There are several mixtures of cacao described in ancient texts, for ceremonial, medicinal uses as well as culinary purposes. Some mixtures included maize, chili, vanilla (Vanilla planifolia), peanut butter and honey. Archaeological evidence for use of cacao, while relatively sparse, has come from the recovery of whole cacao beans at Uaxactun, Guatemala (Kidder 1947) and from the preservation of wood fragments of the cacao tree at Belize sites including Cuello and Pulltrouser Swamp (Hammond and Miksicek 1981; Turner and Miksicek 1984). In addition, analysis of residues from ceramic vessels has found traces of theobromine and caffeine in early formative vessels from Puerto Escondido, Honduras (1100 - 900 B.C.) and in middle formative vessels from Colha, Belize (600-400 B.C.) using similar techniques to those used to extract chocolate residues from four classic period (ca. 400 A.D.) vessels from a tomb at the archaeological site of Rio Azul. As cacao is the only known commodity from Mesoamerica containing both of these alkaloid compounds, it seems likely that these vessels were used as containers for cacao drinks. In addition, cacao is named in a hieroglyphic text on one of the Rio Azul vessels. Cacao was also believed to be ground by the Aztecs and mixed with tobacco for smoking purposes.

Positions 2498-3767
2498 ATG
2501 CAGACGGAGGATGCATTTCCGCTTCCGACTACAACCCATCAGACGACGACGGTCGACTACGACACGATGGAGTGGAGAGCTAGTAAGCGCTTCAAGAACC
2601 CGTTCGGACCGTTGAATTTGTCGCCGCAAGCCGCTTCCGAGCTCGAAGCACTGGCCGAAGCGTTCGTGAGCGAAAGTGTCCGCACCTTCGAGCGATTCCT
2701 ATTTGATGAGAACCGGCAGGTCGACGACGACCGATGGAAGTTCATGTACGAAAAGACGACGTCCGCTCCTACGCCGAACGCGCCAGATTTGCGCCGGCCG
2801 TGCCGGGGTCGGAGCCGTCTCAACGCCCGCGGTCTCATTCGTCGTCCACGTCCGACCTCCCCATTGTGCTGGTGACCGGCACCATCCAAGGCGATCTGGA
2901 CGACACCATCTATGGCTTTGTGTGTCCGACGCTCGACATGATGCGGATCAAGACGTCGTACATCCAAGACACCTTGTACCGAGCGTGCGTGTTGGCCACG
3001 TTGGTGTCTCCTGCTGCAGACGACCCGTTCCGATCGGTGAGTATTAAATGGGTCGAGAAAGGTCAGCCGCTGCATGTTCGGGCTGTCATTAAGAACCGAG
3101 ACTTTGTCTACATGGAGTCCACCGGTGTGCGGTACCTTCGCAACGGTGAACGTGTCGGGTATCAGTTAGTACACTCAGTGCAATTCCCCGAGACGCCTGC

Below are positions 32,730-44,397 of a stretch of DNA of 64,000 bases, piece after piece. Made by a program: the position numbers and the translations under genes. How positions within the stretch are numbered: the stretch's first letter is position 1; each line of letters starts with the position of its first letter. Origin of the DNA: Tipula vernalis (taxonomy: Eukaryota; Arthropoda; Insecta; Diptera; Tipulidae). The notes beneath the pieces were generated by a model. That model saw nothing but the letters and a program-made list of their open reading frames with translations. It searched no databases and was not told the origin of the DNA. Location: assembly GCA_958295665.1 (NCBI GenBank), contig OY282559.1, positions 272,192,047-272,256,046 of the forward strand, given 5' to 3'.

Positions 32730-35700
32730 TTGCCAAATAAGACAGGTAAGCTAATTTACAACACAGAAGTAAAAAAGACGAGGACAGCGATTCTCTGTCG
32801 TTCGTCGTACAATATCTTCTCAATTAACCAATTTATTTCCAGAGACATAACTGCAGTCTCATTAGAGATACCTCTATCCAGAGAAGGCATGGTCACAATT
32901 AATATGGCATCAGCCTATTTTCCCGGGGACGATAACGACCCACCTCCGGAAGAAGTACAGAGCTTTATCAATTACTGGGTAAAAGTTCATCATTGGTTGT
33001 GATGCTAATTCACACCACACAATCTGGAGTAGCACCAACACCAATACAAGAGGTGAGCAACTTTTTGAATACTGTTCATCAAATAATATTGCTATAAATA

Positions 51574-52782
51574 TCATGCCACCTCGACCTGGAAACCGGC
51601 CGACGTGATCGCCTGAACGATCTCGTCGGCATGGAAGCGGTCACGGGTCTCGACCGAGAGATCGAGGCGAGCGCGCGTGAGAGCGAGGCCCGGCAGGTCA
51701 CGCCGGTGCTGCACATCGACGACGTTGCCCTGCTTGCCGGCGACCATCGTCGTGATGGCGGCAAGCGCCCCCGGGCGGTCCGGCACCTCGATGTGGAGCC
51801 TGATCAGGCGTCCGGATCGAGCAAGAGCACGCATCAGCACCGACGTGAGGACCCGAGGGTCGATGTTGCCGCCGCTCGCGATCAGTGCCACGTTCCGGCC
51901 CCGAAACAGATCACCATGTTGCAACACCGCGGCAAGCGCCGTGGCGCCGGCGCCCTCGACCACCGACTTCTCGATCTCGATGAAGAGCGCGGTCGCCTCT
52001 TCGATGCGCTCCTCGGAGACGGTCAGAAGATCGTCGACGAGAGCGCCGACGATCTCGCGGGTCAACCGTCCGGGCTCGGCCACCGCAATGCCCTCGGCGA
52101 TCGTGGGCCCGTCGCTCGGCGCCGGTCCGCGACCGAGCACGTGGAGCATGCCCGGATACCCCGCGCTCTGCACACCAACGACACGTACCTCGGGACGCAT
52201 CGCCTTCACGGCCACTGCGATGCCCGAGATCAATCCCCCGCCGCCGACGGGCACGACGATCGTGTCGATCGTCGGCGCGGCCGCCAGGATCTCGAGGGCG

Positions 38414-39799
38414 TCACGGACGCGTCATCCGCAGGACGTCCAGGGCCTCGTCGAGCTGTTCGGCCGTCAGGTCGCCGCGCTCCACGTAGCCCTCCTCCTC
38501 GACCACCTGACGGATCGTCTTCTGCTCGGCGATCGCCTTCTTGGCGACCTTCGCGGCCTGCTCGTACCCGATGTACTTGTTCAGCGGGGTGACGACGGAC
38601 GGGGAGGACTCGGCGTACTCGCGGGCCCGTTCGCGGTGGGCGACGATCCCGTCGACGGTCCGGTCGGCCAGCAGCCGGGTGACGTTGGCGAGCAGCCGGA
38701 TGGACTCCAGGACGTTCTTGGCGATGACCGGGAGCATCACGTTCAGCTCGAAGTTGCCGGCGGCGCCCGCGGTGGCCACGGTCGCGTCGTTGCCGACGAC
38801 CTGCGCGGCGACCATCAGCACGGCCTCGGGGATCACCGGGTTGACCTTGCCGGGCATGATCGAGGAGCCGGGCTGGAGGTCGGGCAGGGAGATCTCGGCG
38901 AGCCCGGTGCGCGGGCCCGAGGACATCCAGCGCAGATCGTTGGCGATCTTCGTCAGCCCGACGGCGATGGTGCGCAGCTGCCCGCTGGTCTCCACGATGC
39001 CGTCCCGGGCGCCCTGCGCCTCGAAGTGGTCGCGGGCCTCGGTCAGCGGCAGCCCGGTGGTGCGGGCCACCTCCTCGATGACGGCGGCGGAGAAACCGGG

Medicinal Uses: Reported to be antiseptic, diuretic, ecbolic, emmenagogue, and parasiticide, cacao is a folk remedy for alopecia, burns, cough, dry lips, eyes, fever, listlessness, malaria, nephrosis, parturition, pregnancy, rheumatism, snakebite, and wounds (Duke and Wain, 1981Cocoa butter has been described as the world's most expensive fat, used rather extensively in the emollient "bullets" used for hemorrhoids.

Cocoa is prepared by grinding the beans into a paste between hot rollers and mixing it with sugar and starch, part of the fat being removed. Chocolate is prepared in much the same way, but the fat is retained. Oil of Theobroma or cacao butter is a yellowish white solid, with an odour resembling that of cocoa, taste bland and agreeable; generally extracted by expression. It is used as an ingredient in cosmetic ointments and in pharmacy for coating pills and preparing suppositories. It has excellent emollient properties and is used to soften and protect chapped hands and lips. Theobromine, the alkaloid contained in the beans, resembles caffeine in its action, but its effect on the central nervous system is less powerful. Its action on muscle, the kidneys and the heart is more pronounced. It is used principally for its diuretic effect due to stimulation of the renal epithelium; it is especially useful when there is an accumulation of fluid in the body resulting from cardiac failure, when it is often given with digitalis to relieve dilatation. It is also employed in high blood pressure as it dilates the blood-vessels. It is best administered in powders or cachets.

Food Uses: Cacao seeds are the source of commercial cocoa, chocolate, and cocoa butter. Fermented seeds are roasted, cracked, and ground to give a powdery mass from which fat is expressed. This is the cocoa from which a popular beverage is prepared. In the preparation of chocolate, this mass is mixed with sugar, flavoring, and extra cocoa fat. Milk chocolate incorporates milk as well.

Native use is in the sauce for turkey, mole, which is now a part of Mexican cuisine